Introspection and self-improvement are something I'm big on. Looking back, I think my interest in philosophy seems to have paid off in other areas of my life as well. Being an engineer, in my opinion, asks you to play the devil with yourself on a daily basis (which is not to say other professions don't; I'm just talking from my experiences and from a purely personal viewpoint). It somehow is never enough to solve a problem. You need to solve it in the right way. And at times, the most beautiful way possible, even if 'most beautiful' is synonymous with 'cheap' (or 'cost effective' to use jargon). One somehow needs to cultivate the dual ability to tirelessly generate solutions (De Bono anybody?) and choose between them without being sentimental. Philosophy, to me, seems to ask of you the same. To look at various truths, see if there are any others that have been left out in the bargain and evaluate them objectively purely from a need-to-use basis. This is where people get it wrong when they say philosophy is such an arm-chair science (or art, if you want) and that poetry is for the jobless. If poetry is about acknowledging human frailty, philosophy is about the human ability to gather the courage to find ways to live with that vulnerability. Philosophy is all about practical usage.
This blog seems to have affected me in ways I can't quantify. If anything, I've learnt to communicate, to write for an audience logically and clearly, to listen and argue patiently, despite the few occasions when I've lost my cool (For a SWOT analysis at my first job, I wrote 'Weakness - inability to tolerate fools'; I think I've improved on that too :)). I can't overstate the importance of keeping an open mind, to acknowledge that you were wrong (and stick to your guns when you're right) and to understand that the point of a debate are the perspectives that one comes away with. But then again, I've learnt to be ruthless when dismissing trite, poorly reasoned arguments. It's a tricky balance and one I struggle to achieve on a lot of occasions. I've learnt that when communicating, it's not enough to be professionally blunt but that with every word you speak and with every line you type, you are building a relationship that will help you do your work better (I know that's a very capitalistic way of looking at it but let's not give in to romanticism here). That, in many ways, is the single most important lesson I've learnt. Anything that will help you work better without sacrificing your integrity needs to be worked upon.
Leading is something that comes naturally to me only under certain situations -- either on a playing field or where there is an established hierarchy of authority. Whenever I find myself outside these "set-piece" situations, a social outing for example, I'm a very reluctant leader. I think I like it when people don't have a choice but to obey. But if it comes to coaxing or cajoling people or using one's charm, I shy away (too egoistic you see). It's not something that comes naturally to me. But then like everything, it's something I've worked upon. You see people like Ganguly and Dravid and you learn that charm and man-management are as important as leading by example. One without the other is useless. Grovel when you need to grovel; yell when you need to yell. Like I said, anything that helps you to work better without sacrificing your integrity. Earlier, in my first job, my boss used to like me because I would "call a spade a spade" and that I would not think twice about "challenging people outright". While I still think those are qualities one must have, I've realized that the "packaging" matters. That you need to take people along with you. Iniya ulavaaga innaadha kooral / Kani iruppa kaai kavarndhatru.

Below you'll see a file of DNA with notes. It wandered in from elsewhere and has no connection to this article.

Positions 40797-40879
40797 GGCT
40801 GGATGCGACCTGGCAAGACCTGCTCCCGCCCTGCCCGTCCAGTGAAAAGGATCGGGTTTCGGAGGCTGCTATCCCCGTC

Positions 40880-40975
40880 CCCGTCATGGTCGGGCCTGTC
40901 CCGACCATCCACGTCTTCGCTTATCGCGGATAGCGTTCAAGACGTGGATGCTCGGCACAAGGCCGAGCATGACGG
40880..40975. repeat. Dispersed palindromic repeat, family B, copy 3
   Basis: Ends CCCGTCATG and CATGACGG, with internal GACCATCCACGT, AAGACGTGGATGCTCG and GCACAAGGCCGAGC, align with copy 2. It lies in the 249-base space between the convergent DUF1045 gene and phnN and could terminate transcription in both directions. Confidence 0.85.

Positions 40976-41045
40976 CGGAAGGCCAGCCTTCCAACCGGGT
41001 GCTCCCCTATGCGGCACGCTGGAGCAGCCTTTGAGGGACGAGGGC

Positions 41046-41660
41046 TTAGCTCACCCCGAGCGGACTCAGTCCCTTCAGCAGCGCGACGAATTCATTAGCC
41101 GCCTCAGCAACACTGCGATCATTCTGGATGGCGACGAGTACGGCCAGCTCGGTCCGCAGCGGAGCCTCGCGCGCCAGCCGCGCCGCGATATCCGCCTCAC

While I'm glad that I've been able to break out of a 'personality-shell', I can't help but think if I've lost a little bit of myself in the process. Like I was telling a friend the other day, I seem to have lost the ability to write poetry spontaneously (not that those poems were any good but still ...). Whenever I write a poem these days, it's with a lot of effort and exertion of every nuance of the craft that I've learnt. I used to be able to sit back, not let pressure get to me and generally be lax. But now I'm running all day to meet some deadline or the other, professional or personal. I don't know if that's a good thing or not. I think the trick with self-improvement is to indulge in it only as long as the marginal utility of improvement remains high and let go once the law of diminishing returns sets in. That is something I still need to figure out. But in the meantime, there's a bar I need to keep pushing higher.

Tuesday, October 09, 2007

A poem discovered recently.

No Matter Where We Go - Henrik Nordbrandt
No matter where we go
we always arrive too late
to experience what we left to find.
And in whatever cities we stay
it is the houses where it is too late to return
the gardens where it's too late to spend a moonlit night
and the women whom it's too late to love
that disturb us with their intangible presence.
And whatever streets we think we know
take us past the gardens we are searching for
whose heavy fragance spreads throughout the neighborhood.
And whatever houses we return to
we arrive too late at night to be recognized
And in whatever rivers we look for our reflections
we see ourselves only when we have turned our backs.
Translated by Alexander taylor
Found this poem in "The Vintage Book of Contemporary World Poetry". The reason this poem appeals to me is the quiet sense of existential anguish that it's dowsed in, the realization that life lies tantalizingly close but perenially beyond one's fingertips and that it's always too late.